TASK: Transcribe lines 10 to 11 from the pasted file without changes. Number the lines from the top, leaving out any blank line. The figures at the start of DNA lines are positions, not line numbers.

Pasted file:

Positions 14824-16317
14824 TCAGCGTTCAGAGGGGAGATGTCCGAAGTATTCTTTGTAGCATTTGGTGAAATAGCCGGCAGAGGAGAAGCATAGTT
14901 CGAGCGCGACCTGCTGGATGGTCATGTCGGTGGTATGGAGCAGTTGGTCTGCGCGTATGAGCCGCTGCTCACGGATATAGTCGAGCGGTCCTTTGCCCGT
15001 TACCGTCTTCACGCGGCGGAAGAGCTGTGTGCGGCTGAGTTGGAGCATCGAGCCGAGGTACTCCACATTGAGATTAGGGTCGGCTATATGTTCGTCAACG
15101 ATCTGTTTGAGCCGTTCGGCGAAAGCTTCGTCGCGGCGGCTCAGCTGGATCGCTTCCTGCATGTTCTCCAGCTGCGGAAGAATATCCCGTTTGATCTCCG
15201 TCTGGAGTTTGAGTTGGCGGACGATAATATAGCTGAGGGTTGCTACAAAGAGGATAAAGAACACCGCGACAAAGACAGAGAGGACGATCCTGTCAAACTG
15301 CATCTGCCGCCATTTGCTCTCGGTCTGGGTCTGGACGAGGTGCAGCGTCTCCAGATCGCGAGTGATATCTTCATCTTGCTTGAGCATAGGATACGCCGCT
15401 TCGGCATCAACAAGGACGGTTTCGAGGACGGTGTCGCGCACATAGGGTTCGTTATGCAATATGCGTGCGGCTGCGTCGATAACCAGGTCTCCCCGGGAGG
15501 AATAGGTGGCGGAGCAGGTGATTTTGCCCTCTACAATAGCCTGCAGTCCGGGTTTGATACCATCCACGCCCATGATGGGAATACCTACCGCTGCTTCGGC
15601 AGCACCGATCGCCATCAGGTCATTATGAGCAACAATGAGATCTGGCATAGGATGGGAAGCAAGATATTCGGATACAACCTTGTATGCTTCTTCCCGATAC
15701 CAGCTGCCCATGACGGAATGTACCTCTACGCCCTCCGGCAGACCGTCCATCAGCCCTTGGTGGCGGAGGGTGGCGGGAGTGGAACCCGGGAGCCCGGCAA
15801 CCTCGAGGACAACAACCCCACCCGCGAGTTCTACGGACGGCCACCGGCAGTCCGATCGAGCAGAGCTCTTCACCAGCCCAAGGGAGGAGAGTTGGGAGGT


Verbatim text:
15601 AGCACCGATCGCCATCAGGTCATTATGAGCAACAATGAGATCTGGCATAGGATGGGAAGCAAGATATTCGGATACAACCTTGTATGCTTCTTCCCGATAC
15701 CAGCTGCCCATGACGGAATGTACCTCTACGCCCTCCGGCAGACCGTCCATCAGCCCTTGGTGGCGGAGGGTGGCGGGAGTGGAACCCGGGAGCCCGGCAA